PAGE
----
February 23, 2015 America Has Been At War 93% of the Time – 222 Out of 239 Years – Since 1776 The U.S. Has Only Been At Peace For *21* Years Total Since Its Birth

    Below, I have reproduced a year-by-year timeline of America’s wars, which reveals something quite interesting: since the United States was founded in 1776, she has been at war during 214 out of her 235 calendar years of existence. In other words, there were only *21* calendar years in which the U.S. did not wage any wars.

    http://www.informationclearinghouse.info/article41086.htm

    US Imperialism 1900-2010

    Timeline of United States military operations; dates show the year in which the US dispatched troops.

    https://youtu.be/Q51NFAkmE-g

    93% of the time it’s been involved in shooting wars.

    The other 7% of the time was quite likely spent planning and instigating them.

    If one adds the internal wars, I bet Amerika has been in de facto shooting wars 100% of the time even before it was declared the US of A.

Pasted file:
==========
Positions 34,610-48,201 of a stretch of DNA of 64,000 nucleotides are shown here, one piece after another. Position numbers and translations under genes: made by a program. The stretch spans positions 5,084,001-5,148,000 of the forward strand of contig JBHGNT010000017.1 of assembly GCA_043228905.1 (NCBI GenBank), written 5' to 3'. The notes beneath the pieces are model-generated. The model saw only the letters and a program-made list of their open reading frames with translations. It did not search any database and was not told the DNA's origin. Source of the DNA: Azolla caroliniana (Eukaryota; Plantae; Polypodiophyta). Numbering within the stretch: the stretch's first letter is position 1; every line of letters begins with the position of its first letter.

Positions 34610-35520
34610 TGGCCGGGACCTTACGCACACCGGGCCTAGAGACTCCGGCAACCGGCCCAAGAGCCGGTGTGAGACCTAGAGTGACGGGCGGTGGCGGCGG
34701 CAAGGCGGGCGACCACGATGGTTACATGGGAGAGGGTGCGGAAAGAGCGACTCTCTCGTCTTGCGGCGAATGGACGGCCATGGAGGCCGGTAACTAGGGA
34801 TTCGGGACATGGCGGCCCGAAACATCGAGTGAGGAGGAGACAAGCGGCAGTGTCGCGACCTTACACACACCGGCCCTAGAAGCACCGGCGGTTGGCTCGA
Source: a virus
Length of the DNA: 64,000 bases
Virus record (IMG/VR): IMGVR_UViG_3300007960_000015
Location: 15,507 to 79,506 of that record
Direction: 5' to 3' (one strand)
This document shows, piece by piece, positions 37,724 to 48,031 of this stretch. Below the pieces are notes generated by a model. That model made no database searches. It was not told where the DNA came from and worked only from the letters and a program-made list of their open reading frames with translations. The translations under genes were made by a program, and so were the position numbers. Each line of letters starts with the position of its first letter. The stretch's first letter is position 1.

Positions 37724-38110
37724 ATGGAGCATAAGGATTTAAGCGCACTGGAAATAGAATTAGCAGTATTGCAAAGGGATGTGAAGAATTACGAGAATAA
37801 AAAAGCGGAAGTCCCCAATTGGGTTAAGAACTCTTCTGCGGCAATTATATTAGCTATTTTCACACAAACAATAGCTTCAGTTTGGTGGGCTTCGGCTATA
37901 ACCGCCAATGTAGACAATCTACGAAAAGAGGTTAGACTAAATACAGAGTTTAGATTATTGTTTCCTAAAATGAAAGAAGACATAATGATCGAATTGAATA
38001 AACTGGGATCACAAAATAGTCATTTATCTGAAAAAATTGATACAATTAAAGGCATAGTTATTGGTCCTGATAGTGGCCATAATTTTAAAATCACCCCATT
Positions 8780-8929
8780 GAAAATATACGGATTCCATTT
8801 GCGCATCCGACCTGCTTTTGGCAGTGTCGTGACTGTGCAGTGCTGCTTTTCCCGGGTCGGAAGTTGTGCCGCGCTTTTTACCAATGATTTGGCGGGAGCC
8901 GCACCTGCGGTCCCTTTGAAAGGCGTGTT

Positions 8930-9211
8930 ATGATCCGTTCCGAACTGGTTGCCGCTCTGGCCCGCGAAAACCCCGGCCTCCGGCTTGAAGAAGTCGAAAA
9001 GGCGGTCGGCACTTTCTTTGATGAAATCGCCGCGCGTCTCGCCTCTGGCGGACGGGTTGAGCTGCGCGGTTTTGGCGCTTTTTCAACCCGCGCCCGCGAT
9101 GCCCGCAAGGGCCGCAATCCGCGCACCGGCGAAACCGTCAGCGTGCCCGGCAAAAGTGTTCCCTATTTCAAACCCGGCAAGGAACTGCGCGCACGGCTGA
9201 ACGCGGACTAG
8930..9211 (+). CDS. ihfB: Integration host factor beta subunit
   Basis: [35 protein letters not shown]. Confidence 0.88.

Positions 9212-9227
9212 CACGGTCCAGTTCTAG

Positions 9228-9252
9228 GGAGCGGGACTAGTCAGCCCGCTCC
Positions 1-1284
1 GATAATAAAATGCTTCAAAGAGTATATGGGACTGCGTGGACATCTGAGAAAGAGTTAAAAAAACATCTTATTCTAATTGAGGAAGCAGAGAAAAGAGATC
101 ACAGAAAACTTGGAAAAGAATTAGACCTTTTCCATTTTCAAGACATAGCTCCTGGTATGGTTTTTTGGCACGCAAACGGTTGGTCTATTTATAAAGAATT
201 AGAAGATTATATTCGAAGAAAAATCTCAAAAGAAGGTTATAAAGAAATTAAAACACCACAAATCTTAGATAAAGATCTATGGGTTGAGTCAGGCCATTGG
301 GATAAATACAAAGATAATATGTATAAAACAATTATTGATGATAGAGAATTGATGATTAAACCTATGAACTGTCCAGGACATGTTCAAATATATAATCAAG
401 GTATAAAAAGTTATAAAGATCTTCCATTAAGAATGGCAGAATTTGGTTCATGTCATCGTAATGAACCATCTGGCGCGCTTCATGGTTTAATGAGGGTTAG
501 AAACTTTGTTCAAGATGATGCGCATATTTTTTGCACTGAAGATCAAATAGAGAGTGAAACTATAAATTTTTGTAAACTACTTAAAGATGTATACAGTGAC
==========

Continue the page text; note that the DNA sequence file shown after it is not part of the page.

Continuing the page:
If we consider economic wars, I wouldn’t be surprised to find the figure at 100% either, and all the time accompanied by a continuous effluence of readily accepted lies and theft.

    Read More
    • Replies: @Alden
    I think the most evil war was the suppression of the whiskey rebellion by our elite founding fathers.
    Briefly, the founders borrowed 13 billion in today's dollars from France to fight the revolution and buy our first gold reserves.
    After the revolution we had to pay it back, although I don't know if we actually did pay the entire amount.
    So who was tapped to pay back that loan? The wealthy coastal landowners? Never!!
    The wealthy merchants? Never!!

    Hamilton looked around and discovered the cottage industry of whiskey distillation on the frontier. But of course, the perfect suckers to pay for the revolution

    Washington led more troops to suppress the whiskey rebellion than he ever led against the British.

    Learning about that war turned me into a class warrior populist. But then the class war turned into a race war and I'm consigned to the looser race.